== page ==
On April 26, thousands of people descended on the National Mall in the latest demonstration against the Keystone XL pipeline. The march on Saturday was the last in a weeklong series of “Reject and Protest” events organized by the Cowboy Indian Alliance, a coalition of farmers, ranchers, and Native American leaders, along with a variety of environmental organizations, such as Bold Nebraska and 350.org. According to Bryan Brewer, Oglala Sioux Tribal President, “Keystone XL is a death warrant for our people . . . President Obama must reject this pipeline and protect our sacred land and water.”

The week of events was originally planned to coincide with the end of the State Department’s 90-day review period for the pipeline, which would end in a decision on whether or not the pipeline is in the national interest. However, on April 18, the State Department announced that it would be indefinitely extending the eight-agency review period due to an ongoing Nebraska Supreme Court case, which could affect the pipeline’s route. Although this has led some political analysts to believe that the protest will have little effect on the Keystone XL decision-making process, protestors and environmental organizations working against the pipeline have a different take. Art Tanderup, a Nebraska farmer who opposes the pipeline, commented, “no decision has been made, so we need to keep the pressure on so that the president and the public know this is important . . . we have to teach them what this really means. It doesn’t mean more energy for us.”

The Cowboy and Indian Alliance began their protest on Earth Day, April 22, with a march and opening ceremony. This was followed by several actions, including protesting at the Lincoln Memorial, risking arrest at the reflecting pond, marching in Georgetown, and holding a prayer ceremony outside of Secretary of State John Kerry’s home. Throughout the week, teepees were set up on the National Mall, and a hand-painted teepee was delivered to the National Museum of the American Indian to represent “the Cowboy and Indian Alliance’s hopes to protect land and clean water.”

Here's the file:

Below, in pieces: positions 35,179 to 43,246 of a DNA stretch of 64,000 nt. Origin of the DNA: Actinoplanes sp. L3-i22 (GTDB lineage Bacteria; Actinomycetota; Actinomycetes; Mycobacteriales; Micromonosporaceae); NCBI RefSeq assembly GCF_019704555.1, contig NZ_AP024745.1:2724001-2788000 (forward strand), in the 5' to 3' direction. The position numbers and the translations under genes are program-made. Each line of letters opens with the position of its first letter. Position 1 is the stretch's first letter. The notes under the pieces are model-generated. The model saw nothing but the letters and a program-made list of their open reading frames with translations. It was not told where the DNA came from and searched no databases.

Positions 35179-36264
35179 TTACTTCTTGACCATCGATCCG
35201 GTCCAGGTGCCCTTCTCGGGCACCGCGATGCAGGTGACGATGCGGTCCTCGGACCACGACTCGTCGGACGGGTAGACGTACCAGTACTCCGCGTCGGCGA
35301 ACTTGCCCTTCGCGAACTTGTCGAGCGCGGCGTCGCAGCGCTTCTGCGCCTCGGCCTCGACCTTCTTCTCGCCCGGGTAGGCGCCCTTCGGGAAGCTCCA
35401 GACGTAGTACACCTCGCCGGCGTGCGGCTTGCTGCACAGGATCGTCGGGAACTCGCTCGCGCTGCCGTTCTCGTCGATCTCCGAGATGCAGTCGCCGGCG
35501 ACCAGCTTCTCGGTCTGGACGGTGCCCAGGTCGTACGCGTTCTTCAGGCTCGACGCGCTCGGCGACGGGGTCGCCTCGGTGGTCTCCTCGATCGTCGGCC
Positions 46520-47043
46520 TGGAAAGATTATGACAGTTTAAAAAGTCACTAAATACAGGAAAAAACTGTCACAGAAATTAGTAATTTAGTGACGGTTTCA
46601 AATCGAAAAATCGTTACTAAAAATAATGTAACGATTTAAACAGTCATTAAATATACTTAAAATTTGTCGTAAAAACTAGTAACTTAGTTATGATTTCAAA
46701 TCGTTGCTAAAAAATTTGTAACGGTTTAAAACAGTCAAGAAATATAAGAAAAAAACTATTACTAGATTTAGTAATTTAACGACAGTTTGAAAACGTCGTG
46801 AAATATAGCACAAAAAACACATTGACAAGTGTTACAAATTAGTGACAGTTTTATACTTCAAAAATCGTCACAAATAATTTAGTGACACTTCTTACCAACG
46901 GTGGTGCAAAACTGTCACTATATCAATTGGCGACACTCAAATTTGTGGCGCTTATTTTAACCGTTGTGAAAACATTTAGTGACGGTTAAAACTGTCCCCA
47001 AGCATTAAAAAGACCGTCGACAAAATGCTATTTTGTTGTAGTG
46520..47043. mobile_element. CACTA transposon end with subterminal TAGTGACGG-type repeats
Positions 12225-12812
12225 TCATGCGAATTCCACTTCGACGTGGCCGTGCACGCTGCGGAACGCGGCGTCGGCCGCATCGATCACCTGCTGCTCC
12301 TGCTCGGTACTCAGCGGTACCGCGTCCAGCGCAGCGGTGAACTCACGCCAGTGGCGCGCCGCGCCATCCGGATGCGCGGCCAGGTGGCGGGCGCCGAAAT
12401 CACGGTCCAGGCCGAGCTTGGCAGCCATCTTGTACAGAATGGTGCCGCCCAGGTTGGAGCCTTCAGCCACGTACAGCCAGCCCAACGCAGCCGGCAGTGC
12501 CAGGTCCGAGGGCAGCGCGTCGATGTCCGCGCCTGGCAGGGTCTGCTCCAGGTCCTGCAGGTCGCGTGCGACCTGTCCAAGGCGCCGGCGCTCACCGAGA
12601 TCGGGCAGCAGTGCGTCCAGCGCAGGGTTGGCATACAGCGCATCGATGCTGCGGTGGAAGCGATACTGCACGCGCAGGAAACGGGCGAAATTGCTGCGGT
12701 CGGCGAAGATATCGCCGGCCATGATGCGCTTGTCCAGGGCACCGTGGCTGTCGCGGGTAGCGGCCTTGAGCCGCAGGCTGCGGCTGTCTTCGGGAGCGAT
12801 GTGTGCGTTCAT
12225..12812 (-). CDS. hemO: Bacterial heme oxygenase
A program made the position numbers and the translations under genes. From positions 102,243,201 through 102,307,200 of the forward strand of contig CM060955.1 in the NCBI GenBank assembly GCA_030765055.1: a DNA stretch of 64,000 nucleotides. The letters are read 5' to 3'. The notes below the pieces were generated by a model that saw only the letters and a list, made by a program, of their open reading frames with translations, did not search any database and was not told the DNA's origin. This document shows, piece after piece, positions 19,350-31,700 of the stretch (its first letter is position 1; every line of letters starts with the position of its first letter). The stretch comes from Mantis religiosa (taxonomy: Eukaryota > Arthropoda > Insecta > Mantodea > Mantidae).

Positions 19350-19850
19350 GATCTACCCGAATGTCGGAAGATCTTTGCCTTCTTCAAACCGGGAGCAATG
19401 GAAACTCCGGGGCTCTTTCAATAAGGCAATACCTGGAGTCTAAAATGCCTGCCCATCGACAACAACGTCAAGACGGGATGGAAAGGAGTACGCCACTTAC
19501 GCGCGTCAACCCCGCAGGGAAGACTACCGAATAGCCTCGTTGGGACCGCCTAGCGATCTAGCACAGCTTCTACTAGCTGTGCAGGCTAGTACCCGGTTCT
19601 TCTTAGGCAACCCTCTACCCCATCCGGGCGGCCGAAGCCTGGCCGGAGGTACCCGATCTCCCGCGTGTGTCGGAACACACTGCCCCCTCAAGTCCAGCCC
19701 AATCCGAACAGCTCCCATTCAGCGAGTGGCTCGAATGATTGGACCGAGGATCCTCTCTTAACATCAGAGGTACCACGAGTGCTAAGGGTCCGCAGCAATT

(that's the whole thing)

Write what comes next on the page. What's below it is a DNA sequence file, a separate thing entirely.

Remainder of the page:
Celebrities like singer Neil Young and actress Daryl Hannah joined protesters in the march. Young told the crowd he was there because “we need to end the age of fossil fuels and move on to something better.” Some progressive political figures tried to get involved, as well. Senator Barbara Boxer (D-CA) provided her support from afar, saying, “I commend all of the ranchers, farmers and indigenous leaders from throughout our nation’s heartland who have come to Washington, D.C. this week. Although I cannot be with you in person, I want you to know that your presence sends a strong signal to Congress and the administration about the need to protect our communities and families from the impacts of dirty tar sands oil.”

According to Jane Kleeb, Executive Director of Bold Nebraska, “this is just the beginning. The Cowboy and Indian Alliance will ride again.”